Simply put, a ‘noise gate‘ is a type of hardware device or plugin that can mute and un-mute a signal during an audio track when a particular instrument is not being played, or resumes playing. It is used to eliminate leakage from a signal.
Unwanted leakage can be referred to as ‘noise’. It is crucial to note that noise gates don’t actually remove any noise from a signal.
For e.g., consider a farmer who opens the gate to let his dogs through and closes it again to keep his sheep out. In terms of a noise gate, the main difference is that (unlike the farmer) you can set the gate to open and close automatically as needed. Additionally, you can control how long the ‘gate’ stays open and the speed at which it opens and shuts.
A noise gate can also be deliberately used to produce different results. Use it to open and close the sound of an instrument and create stuttering effects and more. Alternatively, it can be used to expand the dynamic range of a signal.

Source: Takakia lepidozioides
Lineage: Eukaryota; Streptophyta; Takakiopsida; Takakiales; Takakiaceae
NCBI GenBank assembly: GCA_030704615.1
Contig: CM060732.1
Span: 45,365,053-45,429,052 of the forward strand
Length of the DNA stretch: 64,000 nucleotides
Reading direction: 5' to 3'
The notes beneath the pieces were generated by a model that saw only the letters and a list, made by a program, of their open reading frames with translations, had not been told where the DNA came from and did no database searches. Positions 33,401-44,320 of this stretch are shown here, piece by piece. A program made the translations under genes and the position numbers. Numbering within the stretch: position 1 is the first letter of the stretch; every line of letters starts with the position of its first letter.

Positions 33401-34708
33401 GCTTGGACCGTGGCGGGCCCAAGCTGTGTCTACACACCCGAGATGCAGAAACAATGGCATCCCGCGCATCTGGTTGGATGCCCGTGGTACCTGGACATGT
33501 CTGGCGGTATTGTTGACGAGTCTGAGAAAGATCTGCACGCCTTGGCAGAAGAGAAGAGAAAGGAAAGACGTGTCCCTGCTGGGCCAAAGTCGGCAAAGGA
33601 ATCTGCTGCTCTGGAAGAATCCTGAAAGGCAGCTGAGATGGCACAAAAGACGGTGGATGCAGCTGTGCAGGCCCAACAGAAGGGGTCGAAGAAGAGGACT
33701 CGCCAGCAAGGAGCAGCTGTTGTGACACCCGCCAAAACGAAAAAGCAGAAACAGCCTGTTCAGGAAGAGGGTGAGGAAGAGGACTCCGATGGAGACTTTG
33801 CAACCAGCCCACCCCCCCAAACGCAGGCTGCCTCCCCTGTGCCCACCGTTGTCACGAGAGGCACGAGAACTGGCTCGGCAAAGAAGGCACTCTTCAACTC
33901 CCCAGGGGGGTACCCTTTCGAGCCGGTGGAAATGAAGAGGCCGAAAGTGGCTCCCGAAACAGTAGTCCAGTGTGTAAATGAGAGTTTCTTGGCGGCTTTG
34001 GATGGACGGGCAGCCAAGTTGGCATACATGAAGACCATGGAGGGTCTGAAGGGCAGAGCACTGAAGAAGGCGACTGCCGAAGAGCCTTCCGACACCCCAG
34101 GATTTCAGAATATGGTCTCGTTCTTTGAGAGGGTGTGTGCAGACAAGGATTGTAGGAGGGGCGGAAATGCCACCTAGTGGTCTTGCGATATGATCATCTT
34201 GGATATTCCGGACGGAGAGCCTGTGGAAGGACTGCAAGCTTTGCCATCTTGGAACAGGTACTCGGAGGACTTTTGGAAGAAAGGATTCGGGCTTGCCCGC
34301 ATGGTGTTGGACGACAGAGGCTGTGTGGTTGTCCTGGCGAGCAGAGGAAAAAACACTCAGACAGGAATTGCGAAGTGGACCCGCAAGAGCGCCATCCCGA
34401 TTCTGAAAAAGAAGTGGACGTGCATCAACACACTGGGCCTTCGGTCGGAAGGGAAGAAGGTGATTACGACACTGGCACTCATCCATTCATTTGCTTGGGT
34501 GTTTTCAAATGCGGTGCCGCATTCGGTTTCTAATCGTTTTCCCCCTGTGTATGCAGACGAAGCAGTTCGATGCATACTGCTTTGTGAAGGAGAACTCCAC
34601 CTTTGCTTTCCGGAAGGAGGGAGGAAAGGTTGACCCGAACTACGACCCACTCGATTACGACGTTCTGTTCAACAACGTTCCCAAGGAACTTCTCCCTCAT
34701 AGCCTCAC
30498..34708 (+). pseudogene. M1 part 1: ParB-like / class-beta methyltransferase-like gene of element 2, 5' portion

In its most simple form, it allows the signal to pass through only when it is above a set threshold: that’s when the gate is ‘open’. If the signal falls below the set threshold, no signal is allowed to pass (or the signal is substantially attenuated): and the gate is ‘closed’.
The most common parameters associated with a noise gate are as follows:
- Threshold – sets the level at which the gate opens to let sound through.
- Ratio – the balance between the original sound and the gated sound.
- Attack – sets the time it takes for the gate to open.
- Hold – allows the gate to be held in an open state after the signal level has fallen below the threshold.
- Release – sets how long it takes for the gate to go from fully open to fully closed. A fast release quickly cuts off the sound while a slower release is more like a fade out. Setting the sound to release too fast can induce a clicking sound, so be careful with this function.